A bacterial infection on your fiddle leaf fig plant can have similar symptoms to root rot. The main sign that your beautiful plant has a bacterial infection is the leaves turning yellow in addition to brown spots.
When the problem is root rot, the leaves will usually keep their dark green coloring as the brown spots appear and spread. When the problem is a bacterial infection, the entire leaf will begin to turn yellow as the brown spots spread.
Another difference between root rot and a bacterial infection is that the latter generally is seen more on newer leaves compared to older leaves that the root rot is seen on. If your newer leaves are dying while the older ones are looking healthy, a bacterial infection is probably the culprit.
The unfortunate news here is that a bacterial infection can be a bit more difficult to heal than root rot is. The earlier you can catch the infection, the better the chances of saving the plant.
The solution: First off, you will want to remove all of the leaves that have brown spots on them. These leaves are already infected and probably can’t be saved. Next, repot your plant with fresh soil.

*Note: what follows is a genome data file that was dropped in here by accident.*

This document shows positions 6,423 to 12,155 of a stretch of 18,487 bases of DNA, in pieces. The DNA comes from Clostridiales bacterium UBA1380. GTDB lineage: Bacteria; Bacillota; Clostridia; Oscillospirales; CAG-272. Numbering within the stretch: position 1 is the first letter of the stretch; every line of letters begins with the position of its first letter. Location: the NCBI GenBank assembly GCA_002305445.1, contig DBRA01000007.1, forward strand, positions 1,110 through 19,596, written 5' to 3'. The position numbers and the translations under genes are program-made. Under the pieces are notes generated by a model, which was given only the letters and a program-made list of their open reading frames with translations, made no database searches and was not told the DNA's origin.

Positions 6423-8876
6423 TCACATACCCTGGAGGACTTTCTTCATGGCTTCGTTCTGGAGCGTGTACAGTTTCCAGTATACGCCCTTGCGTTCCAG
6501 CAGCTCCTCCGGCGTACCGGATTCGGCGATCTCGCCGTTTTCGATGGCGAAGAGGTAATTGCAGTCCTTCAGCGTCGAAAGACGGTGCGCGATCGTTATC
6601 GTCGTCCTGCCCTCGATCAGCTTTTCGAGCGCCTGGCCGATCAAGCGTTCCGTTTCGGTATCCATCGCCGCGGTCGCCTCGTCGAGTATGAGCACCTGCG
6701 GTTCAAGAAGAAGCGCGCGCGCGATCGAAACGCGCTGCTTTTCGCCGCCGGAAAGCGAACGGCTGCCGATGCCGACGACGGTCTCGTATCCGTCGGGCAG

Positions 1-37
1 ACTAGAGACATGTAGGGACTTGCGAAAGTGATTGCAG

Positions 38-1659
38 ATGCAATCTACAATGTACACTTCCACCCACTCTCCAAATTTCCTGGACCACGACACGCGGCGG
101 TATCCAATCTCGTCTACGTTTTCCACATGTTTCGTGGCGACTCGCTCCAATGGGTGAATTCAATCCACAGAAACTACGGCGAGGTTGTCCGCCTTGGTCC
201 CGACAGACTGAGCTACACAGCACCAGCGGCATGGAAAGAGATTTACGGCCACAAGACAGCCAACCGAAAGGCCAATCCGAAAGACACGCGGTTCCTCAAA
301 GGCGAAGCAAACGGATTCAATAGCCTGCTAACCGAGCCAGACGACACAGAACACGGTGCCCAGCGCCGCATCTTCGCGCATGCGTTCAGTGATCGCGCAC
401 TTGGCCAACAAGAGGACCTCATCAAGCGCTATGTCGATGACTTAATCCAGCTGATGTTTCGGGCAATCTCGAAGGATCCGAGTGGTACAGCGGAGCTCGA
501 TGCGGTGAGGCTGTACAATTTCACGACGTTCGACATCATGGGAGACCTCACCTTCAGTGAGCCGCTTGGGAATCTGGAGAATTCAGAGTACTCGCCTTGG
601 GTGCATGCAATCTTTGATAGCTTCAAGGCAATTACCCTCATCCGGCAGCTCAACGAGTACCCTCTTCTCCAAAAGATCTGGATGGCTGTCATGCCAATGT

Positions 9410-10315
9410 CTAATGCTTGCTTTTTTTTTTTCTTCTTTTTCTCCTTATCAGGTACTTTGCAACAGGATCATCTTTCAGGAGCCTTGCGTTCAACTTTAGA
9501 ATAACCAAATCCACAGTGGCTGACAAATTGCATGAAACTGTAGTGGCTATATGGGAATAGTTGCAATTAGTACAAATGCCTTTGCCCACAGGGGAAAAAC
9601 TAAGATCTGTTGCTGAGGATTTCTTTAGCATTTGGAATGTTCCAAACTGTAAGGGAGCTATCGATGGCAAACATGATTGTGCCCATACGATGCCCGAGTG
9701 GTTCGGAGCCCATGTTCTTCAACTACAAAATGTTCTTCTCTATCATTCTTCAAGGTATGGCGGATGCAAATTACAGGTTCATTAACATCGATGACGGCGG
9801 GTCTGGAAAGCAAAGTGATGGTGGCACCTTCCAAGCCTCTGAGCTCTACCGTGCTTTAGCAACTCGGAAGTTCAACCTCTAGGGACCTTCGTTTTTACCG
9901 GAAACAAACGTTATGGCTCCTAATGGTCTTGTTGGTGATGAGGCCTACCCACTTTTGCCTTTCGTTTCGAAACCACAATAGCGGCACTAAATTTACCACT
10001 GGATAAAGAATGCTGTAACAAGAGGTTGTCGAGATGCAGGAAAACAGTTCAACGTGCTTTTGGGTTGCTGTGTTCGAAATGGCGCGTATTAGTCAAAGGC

Once your plant has been repotted, make sure to place it in a spot that gets good sunlight. Take it easy on the watering for a few weeks as the plant works to recover.
Diagnosing brown spots on your leaves from dryness is a bit simpler than the other causes listed above. The leaves will turn a tan color and start at the edge of the leaf.
The leaf will begin to curl, and the entire plant can look noticeably dry and wilted. If you notice the soil receding from the edge of the pot, then dryness is almost definitely your problem.
The Solution: First things first, take a look at where you have the fiddle leaf fig plant located. Is it near a heating vent, or in intense sunlight? Try moving it to a better location in your house.
Next, it’s time for some water. Give your plant a nice watering and continue to do so about once a week. Keep checking in on the plant regularly to monitor its improvement. Misting your plant twice a week can also be included for the first couple of weeks as you nurse it back to full strength.